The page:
The Car and Truck Fleet and Leasing Management Magazine

New Technologies, New Fuels = Less Petroleum Used

December 2008, by Anonymous Author - Also by this author

Reducing U.S. dependence on imported oil and cutting the amount of emissions spewed into the atmosphere are desirable goals. There are numerous ways to pursue these goals, and GM is working on several of the most promising.

Reducing fuel consumption is the name of the game. Not by moving to increasingly smaller vehicles, but by making the larger vehicles businesses and individuals require more fuel efficient.

Using E-85
One easily obtainable alternative to petroleum-based gasoline is E-85 ethanol-based fuel. E-85 stands for fuel that is 85-percent ethanol and 15-percent gasoline. Currently, the GM 5.3L V-8 is E-85 compatible, and it lives in the engine bays of a host of truck and car models. Vehicles that can run on E-85 as well as gasoline are called Flexible-Fuel Vehicles (FFVs) and usually carry a badge indicating this capability.

Most ethanol used in E-85 today in the U.S. is derived from corn, but new technologies are being developed to produce ethanol from biomass waste material.

E-85 fuel has a higher octane than gasoline, so vehicles can be tuned for better performance on it. The downside is that it has lower energy content, so actual fuel mileage is reduced.

The major automakers, including GM, have committed to adding more than 1 million FFVs to the nation’s fleet in 2007 alone. In a report to President Bush, they explained that if all these vehicles were running on E-85, more than 3.6 billion gallons of gasoline would be displaced each year.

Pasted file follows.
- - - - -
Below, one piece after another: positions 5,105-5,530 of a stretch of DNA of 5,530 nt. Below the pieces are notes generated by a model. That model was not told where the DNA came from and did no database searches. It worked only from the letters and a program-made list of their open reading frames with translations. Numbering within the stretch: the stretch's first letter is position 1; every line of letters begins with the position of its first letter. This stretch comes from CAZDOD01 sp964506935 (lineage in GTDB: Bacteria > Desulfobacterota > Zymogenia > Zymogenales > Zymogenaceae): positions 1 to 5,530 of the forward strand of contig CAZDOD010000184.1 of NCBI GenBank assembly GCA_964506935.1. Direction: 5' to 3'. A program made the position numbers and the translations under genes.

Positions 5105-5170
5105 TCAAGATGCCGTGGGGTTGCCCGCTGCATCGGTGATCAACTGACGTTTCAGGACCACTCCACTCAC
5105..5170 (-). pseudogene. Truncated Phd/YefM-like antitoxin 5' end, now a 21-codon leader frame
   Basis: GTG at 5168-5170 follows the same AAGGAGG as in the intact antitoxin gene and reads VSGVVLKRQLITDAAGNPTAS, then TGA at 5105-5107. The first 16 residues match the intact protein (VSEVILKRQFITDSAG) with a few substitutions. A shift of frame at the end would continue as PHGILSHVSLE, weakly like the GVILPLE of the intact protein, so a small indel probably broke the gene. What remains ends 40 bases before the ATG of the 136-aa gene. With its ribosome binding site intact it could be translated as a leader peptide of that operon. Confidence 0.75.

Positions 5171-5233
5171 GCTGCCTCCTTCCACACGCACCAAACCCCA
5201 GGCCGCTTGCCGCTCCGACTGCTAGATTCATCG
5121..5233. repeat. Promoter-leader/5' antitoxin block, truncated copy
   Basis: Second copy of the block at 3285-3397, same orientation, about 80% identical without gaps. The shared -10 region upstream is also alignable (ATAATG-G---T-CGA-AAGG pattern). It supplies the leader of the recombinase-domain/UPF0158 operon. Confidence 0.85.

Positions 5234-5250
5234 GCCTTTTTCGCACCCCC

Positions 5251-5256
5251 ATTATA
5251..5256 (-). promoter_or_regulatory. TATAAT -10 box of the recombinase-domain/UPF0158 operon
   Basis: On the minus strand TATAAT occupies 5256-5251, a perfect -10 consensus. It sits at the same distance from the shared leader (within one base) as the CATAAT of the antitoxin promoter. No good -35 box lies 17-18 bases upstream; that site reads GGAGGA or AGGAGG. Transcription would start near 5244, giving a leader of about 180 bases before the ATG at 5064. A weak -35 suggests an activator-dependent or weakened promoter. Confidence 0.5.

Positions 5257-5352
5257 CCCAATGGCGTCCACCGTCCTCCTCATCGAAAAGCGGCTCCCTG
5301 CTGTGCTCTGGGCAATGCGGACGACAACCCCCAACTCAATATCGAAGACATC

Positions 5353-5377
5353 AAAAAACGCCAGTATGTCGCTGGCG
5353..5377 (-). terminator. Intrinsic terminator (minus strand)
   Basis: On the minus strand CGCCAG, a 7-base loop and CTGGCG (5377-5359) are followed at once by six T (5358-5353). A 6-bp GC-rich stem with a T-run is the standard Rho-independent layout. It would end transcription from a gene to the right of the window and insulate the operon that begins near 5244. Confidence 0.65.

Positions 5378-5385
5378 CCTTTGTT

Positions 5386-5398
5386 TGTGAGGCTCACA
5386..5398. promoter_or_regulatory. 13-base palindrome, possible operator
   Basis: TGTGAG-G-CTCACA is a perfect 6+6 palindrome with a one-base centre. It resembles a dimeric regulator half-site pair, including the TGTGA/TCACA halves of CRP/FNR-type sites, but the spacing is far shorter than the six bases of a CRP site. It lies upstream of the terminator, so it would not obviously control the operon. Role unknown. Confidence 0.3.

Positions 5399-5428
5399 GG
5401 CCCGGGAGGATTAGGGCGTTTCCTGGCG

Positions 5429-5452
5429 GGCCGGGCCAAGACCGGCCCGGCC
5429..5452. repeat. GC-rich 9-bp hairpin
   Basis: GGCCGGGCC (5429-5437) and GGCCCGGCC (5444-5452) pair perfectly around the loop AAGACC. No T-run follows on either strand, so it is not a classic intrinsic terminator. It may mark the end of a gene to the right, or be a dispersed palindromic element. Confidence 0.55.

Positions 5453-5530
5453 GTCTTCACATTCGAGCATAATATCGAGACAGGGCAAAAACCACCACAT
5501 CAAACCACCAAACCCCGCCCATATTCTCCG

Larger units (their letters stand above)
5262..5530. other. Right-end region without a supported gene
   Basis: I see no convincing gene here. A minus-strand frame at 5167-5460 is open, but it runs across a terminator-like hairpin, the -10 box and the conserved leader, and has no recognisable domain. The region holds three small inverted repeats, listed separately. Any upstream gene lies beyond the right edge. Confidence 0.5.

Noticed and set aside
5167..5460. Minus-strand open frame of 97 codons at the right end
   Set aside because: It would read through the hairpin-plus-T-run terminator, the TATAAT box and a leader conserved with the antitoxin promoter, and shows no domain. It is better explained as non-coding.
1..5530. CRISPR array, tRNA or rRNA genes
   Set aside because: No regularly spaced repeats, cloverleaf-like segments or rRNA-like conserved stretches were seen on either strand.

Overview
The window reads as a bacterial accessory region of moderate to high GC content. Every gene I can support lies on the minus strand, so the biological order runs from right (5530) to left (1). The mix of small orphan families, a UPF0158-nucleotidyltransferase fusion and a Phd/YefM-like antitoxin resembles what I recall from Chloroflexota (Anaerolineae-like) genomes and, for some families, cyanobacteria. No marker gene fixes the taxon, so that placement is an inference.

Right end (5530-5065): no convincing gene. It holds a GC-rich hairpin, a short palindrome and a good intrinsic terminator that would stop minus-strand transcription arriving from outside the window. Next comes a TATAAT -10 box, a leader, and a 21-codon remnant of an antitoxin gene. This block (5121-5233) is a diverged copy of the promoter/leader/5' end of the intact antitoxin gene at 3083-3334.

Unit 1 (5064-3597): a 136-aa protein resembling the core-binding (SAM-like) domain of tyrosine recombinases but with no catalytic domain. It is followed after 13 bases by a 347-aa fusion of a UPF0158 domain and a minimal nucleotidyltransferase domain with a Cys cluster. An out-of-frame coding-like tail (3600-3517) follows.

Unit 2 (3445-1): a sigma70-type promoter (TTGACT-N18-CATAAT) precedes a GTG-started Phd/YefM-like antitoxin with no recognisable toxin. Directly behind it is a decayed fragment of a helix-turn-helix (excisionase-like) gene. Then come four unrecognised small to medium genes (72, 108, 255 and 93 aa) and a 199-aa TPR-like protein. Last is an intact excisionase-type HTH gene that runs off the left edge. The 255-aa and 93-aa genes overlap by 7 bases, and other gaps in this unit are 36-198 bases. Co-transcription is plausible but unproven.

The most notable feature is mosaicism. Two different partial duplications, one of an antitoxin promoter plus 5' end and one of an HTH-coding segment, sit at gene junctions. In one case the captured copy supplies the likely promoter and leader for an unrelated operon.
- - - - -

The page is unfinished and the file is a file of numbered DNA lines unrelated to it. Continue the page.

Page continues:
Going Biodiesel
Another technology that uses the country’s vast agricultural reserves is biodiesel. Biodiesel fuel replaces a portion of the petroleum products used in diesel fuel with vegetable oil, made from plant byproducts. Biodiesel is rated by the percentage of vegetable oil mixed into the final fuel. Biodiesel B-5 is 5-percent biodiesel; biodiesel B-20 is 20-percent biodiesel. If all diesel vehicles on the road today used B-5, it would displace 1.85 billion gallons of petroleum each year; 7.4 billion gallons if B-20 were used.

Current GM light trucks with the 6.6L Duramax engine are certified for B-5, and certification for B-20 is underway. A 4.5L version of the Duramax is under development for the 2009 model-year, and diesel passenger car engines are also in development.

The Two-Mode Hybrid
In conjunction with other manufacturers, GM is developing a two-mode hybrid system. This new powertrain will appear first on the 2008-model Tahoe and Yukon SUVs. GM says, “With the addition of the light-duty two-mode full hybrid propulsion system, the Chevrolet Tahoe and GMC Yukon two-mode hybrids will deliver a 25-percent improvement in fuel economy.

The Vortec V-8-powered two-mode hybrid is expected to deliver a composite fuel efficiency improvement of 25 percent when combined with GM’s active fuel management cylinder deactivation technology.” The two-mode system is essentially an electrically variable transmission with two hybrid-drive modes. It will reduce fuel consumption at highway speeds much more effectively than available single-mode systems and achieve up to a 25-percent improvement in composite fuel economy in full-size truck applications.

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